Sr. Cara Feliz

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Timing 60 mins

To see some photos of this game being players, check out these from the Edmonton Agile Users Group:


Per team of 4-6

  • Two big stacks of blue and yellow paper (8.5’ X 11’)
  • Two glue sticks per team
  • Two to Three pairs of scissors per team
  • Roll of tape


We are in the business of making paper faces. The face is composed of;

  • a blue oval face (cut from 1/4 of the page)
  • yellow eyes either two triangles or two rectangles
  • a yellow mouth, either a triangle or rectangle

We have four models;

  • The Mike – triangle eyes triangle mouth
  • The Don – rectangle eyes,rectangle mouth
  • The Aleem – triangle eyes, rectangle mouth
  • The Jessica – rectangle eyes, triangle mouth

First Run – Push Process

Decide up front what the market will buy of the above models, write these down but do no share with participants. The team will make a best guess of what the market will buy and they set up an assembly line:

  1. a face is cut from the blue paper
  2. draw a face representing one of the models above (this is the requirement)
  3. The appropriate eyes are affixed
  4. The appropriate mouth is affixed
  5. The face is taped to the wall (delivered to market)

Have each team build at least one face to ensure they understand what they are doing before starting the clock. Let them run for 4-5 minutes. After the time is up, unveil the actual orders from the market and have the teams calculate their Net based on the following:

  • Every face they sold = $400
  • Every unsold completed face = <$200>
  • Every unsold eye = <$25>
  • Every unsold mouth = <$50>
  • Every uncompleted face = <$100>

Some will make a little money, most will be deep in the red and some will have broken even. Discuss the business model and what happens to a business that produces product and inventory that its on a shelf.

Second Run – Pull Process

This time the team will work within a system that only builds product when orders come in from the market Have each team set up the following assembly line with the Queues described below.

  1. RFQ- Readied Face Queue: Two uncompleted face with eyes attached only. One with rectangle eyes, the other with triangle eyes
  2. MQ- Mouth Queue: Two mouths, one rectangular, the other triangular
  3. FQ -Face Queue: One blank face
  4. EQ- Eye Queue(I love puns too!):Two sets of eyes, one rectangular, the other triangular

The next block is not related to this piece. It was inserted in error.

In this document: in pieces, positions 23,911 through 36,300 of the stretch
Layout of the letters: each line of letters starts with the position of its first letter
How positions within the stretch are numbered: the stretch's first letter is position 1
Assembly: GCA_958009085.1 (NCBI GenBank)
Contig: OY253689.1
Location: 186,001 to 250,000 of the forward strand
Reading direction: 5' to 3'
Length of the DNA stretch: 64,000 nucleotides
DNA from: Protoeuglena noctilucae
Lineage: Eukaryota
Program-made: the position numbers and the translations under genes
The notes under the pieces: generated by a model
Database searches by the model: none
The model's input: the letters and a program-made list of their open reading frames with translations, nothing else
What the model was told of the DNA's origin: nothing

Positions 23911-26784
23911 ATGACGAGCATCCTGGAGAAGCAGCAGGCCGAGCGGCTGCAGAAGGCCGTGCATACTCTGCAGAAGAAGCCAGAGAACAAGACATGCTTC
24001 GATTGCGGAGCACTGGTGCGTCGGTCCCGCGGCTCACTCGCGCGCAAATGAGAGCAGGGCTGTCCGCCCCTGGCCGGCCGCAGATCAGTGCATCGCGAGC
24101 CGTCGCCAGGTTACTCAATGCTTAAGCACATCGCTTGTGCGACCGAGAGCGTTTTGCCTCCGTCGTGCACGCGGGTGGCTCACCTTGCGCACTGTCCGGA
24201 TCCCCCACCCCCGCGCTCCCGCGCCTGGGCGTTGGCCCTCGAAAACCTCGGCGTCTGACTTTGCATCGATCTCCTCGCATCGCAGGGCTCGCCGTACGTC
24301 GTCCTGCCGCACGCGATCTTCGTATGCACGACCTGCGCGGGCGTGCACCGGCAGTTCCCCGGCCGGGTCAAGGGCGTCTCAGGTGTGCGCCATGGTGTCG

This time each team will wait until you call out a model to build. So for instance if you call for a mike, the person in front of the RFQ, pulls a triangular mouth from the MQ and deliver the product to the customer. This sends signals to replenish the RFQ and MQ. The result of replenishing these queues sends signals to FQ and EQ to be replenished. Have each team build one model and replenish Queues before beginning.

For about 4-5 minutes again, call out orders for models that customer have ordered. Mike, Aleem, Don, Mike, Jessica…………. Don’t call them out too fast since the inventory they are maintaining will not support multiple orders at once. Just watch the teams to get a sense of the pace they can handle. We sometimes ramp up the pace near the end to illustrate the point of keeping you inventory levels as low as possible but high enough to meet market demand as these need to be balanced.

At the end of 2 minutes all teams are typically ahead of the best result from the previous round and we will point this out when that milestone has passed. At the end of 4-5 minutes do the same accounting exercise as last time. Every team will have made money

Learning Points

  • The efficiency of Lean Pull processes
  • The economic problem with presuming to predict the market and not planning short releases.
  • Kanban – to introduce this, have the teams draw out the shapes that go into their queues. These are your Kanban signs.
  • The importance of cash flow and receiving a return on investment

Posted by Mike

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3 Responses to "Sr. Cara Feliz"
  • Michael McCullough %d 05UTC %B 05UTC %Y a las %H:%M 11Mon, 05 Oct 2009 11:32:33 +000033.

    Found the following blog post on using Mr. Happy Face today.

    “… we picked a game to illustrate Kanban in a fun and interactive way, Mr Happyface, and it worked so well! I would recommend this game to any trainer who wants to illustrate Kanban in a fun and interactive way!”

    Great to see people in the community using these games and getting value from the site.

    Michael McCullough

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  • Learning Through Play « Mastering the Obvious %d 19UTC %B 19UTC %Y a las %H:%M 05Mon, 19 Jul 2010 17:58:13 +000013.

    [...] of the typical 2 day Agile workshop are the games and exercises.  Games like the Penny Game, Mr. Happy Face, and the Multitasking Exercise help people take in new and challenging ideas  in a playful [...]

  • Lee Wiesehuegel %d 05UTC %B 05UTC %Y a las %H:%M 10Tue, 05 Jan 2016 10:39:48 +000048.

    I really like this game for starting off discussions on Kanban and operations teams (those that execute a process). I like to add a middle iteration though, to separate the benefit of push vs pull and the benefit of thinking about the flow of work. My version goes
    It 1: push to unknown market
    It 2: pull to market demands (JIT manufacturing)
    It 3: same as 2, but with definitive planning on the physical flow of work, incorporating the idea of the Kitchen Golden Triangle / Taylorism.
    Wrap up: How do you translate the physical flow to non-physical (eg IT)? This is where the Kanban board comes in, how do we make that work, how do we tweak it, etc

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